David Spade impersonates Daniel Day-Lewis as Daniel Plainview in this hilarious There Will Be Blood parody video titled “There Will Be Oscars” over at FunnyorDie.com. Spade’s Plainview wants the Oscar gold. He’s worked long and hard for this moment. This is probably the funniest thing Spade has done in years. Watch the video now below.
Due to the lack of any extra time since the moment Sundance began last Thursday, this episode of the FightCast has been delayed until today. However, it’s up now and I hope you all enjoy!
In this week’s FightCast, we fight about U2 3D, Cloverfield and briefly There Will Be Blood. We recorded the FightCast on the road to Salt Lake City to pick up a friend for Sundance 2008, and apologize for the delay in getting this up. U2 3D is the 3-D concert film which premiered this week in Park City. Cloverfield is the J.J. Abrams produced monster movie which hit theaters last Friday. And we talk a bit about Paul Thomas Anderson’s There Will Be Blood, which is in theaters now. Check it out!
If you’re looking for high production value, look elsewhere. This isn’t even a show, it’s a conversation between two film geeks. The official website has launched – and for all future episodes and to subscribe to the podcast, head right to: FilmFightCast.com!
Recently while on Google Chat with Peter, I predicted that Paul Thomas Anderson would follow-up There Will Be Blood with an intensely signature sci-fi undertaking. You can look at the guy in interviews and gleam all of the sick projects dancing in his eyes and hiding in the best smirk in the business; he looks like he’s ready to do some serious Kubrickian-level genre trail blazing. When journalists have quoted him recently, relating his own gnawing, towering ambition and fighting spirit to that of Daniel Plainview’s, they often seem taken aback as if this were a bad or maniacal confession. Screw that. It’s cause for excitement. When you’ve got the touch, you don’t deny it. You say, “yeah, I relate to that [smirk].” There is a little dose of crazy behind all great works (sometimes a lot), and with Oscars definitely coming his way, he’ll need some Plainview to punch through the expectations and torrential glitz.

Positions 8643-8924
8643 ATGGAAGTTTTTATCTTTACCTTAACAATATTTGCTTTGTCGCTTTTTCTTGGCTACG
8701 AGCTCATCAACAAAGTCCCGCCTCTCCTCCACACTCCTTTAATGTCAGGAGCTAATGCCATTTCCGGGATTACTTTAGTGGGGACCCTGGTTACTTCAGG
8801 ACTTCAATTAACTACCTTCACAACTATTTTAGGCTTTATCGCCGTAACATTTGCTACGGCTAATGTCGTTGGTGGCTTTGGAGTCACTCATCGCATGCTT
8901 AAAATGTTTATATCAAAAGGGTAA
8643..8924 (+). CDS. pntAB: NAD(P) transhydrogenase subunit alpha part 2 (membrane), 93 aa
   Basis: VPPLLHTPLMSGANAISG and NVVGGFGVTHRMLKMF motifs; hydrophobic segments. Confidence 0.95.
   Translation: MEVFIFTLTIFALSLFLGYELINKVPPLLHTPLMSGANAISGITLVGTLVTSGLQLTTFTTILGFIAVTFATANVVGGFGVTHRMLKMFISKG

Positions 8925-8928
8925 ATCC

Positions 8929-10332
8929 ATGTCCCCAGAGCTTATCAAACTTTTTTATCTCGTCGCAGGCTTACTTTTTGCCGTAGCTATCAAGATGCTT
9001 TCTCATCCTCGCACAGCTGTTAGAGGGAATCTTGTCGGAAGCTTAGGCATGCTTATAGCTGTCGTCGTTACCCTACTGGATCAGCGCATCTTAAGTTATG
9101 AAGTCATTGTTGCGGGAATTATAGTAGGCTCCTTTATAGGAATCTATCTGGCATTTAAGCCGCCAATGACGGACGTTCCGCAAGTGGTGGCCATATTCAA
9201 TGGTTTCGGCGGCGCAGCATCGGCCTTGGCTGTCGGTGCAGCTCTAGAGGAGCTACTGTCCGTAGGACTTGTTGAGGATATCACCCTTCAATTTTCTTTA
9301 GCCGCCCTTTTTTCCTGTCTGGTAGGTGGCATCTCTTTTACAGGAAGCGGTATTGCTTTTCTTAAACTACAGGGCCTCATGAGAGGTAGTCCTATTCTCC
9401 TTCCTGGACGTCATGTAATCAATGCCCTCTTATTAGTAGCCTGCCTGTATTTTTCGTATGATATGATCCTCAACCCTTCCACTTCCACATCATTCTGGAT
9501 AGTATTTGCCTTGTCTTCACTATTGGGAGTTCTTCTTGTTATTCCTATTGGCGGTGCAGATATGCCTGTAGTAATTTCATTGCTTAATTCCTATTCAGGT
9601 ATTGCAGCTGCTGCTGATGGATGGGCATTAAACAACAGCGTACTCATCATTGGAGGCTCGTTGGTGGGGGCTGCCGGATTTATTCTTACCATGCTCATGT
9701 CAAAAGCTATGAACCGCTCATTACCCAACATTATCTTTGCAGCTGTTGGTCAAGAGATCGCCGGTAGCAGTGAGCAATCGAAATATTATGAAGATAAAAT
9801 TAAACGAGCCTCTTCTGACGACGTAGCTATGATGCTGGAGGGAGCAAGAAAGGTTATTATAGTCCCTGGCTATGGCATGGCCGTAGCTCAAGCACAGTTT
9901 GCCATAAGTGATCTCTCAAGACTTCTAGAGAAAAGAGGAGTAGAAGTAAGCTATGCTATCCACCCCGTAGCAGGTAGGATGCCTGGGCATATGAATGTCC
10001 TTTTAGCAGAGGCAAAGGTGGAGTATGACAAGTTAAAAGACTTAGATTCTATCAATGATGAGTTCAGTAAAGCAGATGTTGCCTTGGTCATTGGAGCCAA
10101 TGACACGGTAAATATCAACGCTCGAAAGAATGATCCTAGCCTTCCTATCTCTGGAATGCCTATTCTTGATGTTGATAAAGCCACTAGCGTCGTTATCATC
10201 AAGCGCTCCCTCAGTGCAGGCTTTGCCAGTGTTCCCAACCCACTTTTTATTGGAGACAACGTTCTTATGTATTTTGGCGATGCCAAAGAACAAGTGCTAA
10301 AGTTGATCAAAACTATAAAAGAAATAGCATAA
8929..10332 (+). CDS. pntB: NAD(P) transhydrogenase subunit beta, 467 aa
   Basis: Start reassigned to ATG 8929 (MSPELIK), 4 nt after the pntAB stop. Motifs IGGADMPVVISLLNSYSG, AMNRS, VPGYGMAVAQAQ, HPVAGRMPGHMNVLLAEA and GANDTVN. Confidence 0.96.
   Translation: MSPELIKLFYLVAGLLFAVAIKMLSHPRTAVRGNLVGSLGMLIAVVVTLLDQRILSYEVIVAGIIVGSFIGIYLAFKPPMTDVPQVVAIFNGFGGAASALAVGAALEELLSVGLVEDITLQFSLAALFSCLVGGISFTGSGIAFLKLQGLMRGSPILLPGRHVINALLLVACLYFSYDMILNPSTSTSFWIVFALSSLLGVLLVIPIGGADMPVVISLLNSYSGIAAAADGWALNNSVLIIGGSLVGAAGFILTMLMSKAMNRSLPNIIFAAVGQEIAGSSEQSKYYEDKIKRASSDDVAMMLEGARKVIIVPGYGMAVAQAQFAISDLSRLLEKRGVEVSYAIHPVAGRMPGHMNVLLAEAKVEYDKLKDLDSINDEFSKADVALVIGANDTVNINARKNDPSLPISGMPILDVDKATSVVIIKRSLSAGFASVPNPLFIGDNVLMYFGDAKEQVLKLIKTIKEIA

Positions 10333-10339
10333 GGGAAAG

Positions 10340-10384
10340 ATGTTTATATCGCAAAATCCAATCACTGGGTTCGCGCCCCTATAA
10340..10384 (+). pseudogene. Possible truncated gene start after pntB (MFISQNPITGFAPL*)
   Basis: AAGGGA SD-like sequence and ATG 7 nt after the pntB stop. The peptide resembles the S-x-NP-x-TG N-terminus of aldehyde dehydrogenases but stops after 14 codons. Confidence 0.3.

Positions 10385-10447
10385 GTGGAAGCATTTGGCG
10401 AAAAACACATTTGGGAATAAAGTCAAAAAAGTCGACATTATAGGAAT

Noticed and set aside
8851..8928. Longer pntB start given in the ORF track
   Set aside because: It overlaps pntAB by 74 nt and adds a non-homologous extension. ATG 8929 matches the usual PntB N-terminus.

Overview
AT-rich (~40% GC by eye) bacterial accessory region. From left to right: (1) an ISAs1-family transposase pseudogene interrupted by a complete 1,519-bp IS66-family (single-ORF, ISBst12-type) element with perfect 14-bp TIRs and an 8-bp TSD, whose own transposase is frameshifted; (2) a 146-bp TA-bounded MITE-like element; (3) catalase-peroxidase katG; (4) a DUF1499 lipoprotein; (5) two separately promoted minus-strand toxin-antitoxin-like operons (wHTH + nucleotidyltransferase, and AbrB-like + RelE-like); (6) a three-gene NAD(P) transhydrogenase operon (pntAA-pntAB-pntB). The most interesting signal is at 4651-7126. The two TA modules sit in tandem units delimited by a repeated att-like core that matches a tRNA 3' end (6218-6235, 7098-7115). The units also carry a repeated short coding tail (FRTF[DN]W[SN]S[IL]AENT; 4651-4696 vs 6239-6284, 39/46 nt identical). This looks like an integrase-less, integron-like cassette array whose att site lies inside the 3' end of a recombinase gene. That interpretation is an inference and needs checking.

So, like I said, I thought epic sci-fi would be in order, but apparently it’s spookier. He oft refers to There Will Be Blood as a horror film, but word today over at Bloody Disgusting is that PTA’s pining for some genre horror, like, on The Exorcist or Halloween tip. They say to expect an official announcement of some kind in the coming months. Yeah, that’s all I got. Now, maybe you’re feeling ripped off, like you just went to a palm reader, handed her your wallet with a red bicycle photo in it and she told you you had a red bicycle. But based on what I’m hearing off the record and a lil’ gut intuition, I’m willing to put chips on the table that PTA’s next film is horror or sci-fi and not an ensemble drama. Any director who takes an Oscar and goes off to make a movie to scare all of us up a tree deserves to have his towering ambition erected into a tower made of 80 floors of whatever he finds awesome. I’ll help build it. PTA horror, can you dig it?!
Let’s hope this isn’t a sign of things to come in regards to the Academy Awards for Paul Thomas Anderson‘s There Will Be Blood: Jonny Greenwood‘s feted instrumental soundtrack for the film, seen as a shoe-in for Best Original Score, has been officially disqualified. The reason? The score contains preexisting music. Red Carpet District reports that Greenwood’s score contains “35 minutes of original recordings and roughly 46 minutes of pre-existing work (including selections from the works of Arvo PÃ¤rt, as well as pieces in the public domain, such as Johannes Brahms’ “Concerto in D Major”).Â Peripheral augmentation to the score included sporadic but minimal useage (15 minutes) of the artist’s 2006 composition “Popcorn Superhet Receiver.”